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UK's top central banker warns cryptocurrency investors: Be 'prepared to lose all your money'

Photo by Beata Zawrzel/NurPhoto via Getty Images

Cryptocurrency has been killing it lately.

As of Friday, the most famous digital currency, Bitcoin, was at $58,581, a jump of 2.6% from just a week ago. More impressively, it's up 96% from a year ago, according to Fortune.

But Bitcoin isn't alone. Ethereum is at $3,560, which is 28.5% higher than last week and a whopping 371% from this time last year.

Dogecoin, which was not meant to be a serious currency, is at $.61 — which doesn't seem like much until you realize that it's up 92.5% from a week ago and 12,718% year-to-date.

However, the most prominent central banker in the U.K. issued a warning to the world's investors in the digital money, urging them to beware: The ride will be coming to an abrupt end, he believes.

What did he say?

Andrew Bailey, the governor of the Bank of England, said during a Thursday press conference that anyone invested in cryptocurrency should be ready to lose everything.

UAE news outlet the National reported that reporters asked Bailey whether his bank is concerned about "wild price swings in the cryptocurrency markets." He answered, "I'm afraid they don't have intrinsic value."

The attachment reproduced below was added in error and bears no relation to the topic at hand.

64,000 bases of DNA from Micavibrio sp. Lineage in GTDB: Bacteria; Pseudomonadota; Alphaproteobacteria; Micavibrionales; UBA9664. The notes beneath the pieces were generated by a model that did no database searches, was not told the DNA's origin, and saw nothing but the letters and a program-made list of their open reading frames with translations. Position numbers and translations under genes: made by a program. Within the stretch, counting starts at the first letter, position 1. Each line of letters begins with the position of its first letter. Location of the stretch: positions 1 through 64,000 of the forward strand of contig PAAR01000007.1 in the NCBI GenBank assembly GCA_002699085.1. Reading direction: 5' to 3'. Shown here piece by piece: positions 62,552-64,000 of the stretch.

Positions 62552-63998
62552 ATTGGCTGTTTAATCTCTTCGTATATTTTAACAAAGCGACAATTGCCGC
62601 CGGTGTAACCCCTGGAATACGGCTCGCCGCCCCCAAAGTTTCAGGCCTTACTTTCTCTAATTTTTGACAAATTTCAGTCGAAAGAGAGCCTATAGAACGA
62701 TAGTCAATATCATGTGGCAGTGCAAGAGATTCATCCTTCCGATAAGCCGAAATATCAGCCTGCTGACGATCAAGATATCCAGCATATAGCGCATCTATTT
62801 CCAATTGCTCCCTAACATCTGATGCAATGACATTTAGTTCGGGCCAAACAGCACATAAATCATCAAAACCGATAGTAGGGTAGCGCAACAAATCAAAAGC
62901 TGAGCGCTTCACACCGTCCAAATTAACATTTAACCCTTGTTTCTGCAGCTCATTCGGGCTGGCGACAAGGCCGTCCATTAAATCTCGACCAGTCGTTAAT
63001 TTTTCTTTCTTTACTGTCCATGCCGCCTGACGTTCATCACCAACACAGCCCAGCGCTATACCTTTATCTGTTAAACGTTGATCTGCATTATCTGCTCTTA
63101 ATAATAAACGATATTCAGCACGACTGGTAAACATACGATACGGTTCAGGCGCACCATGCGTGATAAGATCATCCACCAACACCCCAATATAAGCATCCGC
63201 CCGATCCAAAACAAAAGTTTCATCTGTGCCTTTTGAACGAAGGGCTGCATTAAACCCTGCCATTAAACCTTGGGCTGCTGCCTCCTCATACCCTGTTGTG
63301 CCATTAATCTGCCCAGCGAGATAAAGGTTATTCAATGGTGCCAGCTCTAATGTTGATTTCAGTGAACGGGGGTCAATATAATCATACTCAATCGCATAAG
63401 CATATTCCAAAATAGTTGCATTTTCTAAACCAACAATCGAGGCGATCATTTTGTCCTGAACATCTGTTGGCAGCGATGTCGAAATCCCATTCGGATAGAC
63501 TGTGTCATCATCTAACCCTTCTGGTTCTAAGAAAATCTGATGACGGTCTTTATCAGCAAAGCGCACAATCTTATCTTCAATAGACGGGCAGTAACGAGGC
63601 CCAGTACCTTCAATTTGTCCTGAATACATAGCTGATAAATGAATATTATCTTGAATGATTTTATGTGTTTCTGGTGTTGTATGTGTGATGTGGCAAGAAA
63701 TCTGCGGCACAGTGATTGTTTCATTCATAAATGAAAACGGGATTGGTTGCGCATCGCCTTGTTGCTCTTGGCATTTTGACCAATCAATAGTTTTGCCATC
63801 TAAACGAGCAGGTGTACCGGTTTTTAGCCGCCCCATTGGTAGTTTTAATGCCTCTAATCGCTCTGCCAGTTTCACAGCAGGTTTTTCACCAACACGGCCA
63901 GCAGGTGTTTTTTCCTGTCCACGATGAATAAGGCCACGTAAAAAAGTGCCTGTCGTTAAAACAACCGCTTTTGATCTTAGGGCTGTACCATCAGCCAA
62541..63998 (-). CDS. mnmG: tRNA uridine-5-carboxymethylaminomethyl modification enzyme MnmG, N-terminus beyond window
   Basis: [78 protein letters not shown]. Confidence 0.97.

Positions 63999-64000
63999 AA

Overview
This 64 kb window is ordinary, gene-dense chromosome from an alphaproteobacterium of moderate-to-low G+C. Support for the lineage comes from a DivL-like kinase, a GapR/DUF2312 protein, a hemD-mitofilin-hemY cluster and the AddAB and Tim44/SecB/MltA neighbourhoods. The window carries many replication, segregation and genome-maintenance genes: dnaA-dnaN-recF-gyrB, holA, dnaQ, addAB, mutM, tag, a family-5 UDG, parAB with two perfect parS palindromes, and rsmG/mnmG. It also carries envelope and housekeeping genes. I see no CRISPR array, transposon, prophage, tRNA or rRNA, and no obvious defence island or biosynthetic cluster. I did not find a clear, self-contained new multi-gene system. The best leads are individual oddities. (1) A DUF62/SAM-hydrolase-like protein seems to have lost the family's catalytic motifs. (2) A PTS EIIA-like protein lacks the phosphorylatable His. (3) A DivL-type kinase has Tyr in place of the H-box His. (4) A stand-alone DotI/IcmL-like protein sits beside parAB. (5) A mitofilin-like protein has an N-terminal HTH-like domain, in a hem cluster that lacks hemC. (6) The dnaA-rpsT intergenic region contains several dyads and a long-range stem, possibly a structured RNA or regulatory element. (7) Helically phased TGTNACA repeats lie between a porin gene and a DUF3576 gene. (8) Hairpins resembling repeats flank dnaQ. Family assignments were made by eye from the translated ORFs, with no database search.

He added that, though he sees no intrinsic value, there is still value placed on them.

"Now that doesn't mean to say that people don't put value on them because they can have extrinsic value," Bailey told reporters. "But they have no intrinsic value."

Then he issued a very clear, very brusque warning that crypto investors should be ready to lose their shorts.

"So, I'm going to say this very bluntly again; buy them only if you're prepared to lose all your money," Bailey warned. "I'm afraid currency and crypto are two words that don't go together for me."

Fortune noted that this isn't the first time Bailey has cautioned about the future of cryptocurrency.

Back in January, Bailey told the World Economic Forum that today's cryptocurrencies would likely not survive as a form of payment long term — though he did admit that digital innovation in payments is here to stay. The problem, for him, is that existing digital currencies can't last in their current structure.

"Have we landed on what I would call the design, governance, and arrangements for what I might call a lasting digital currency?" he said to the WEF panel. "No, I don't think we're there yet, honestly. I don't think cryptocurrencies as originally formulated are it."

Despite Bailey's objections, the Bank of England said in April that it would "join forces with the U.K. Treasury to consider creating its own central bank digital currency," Fortune reported.

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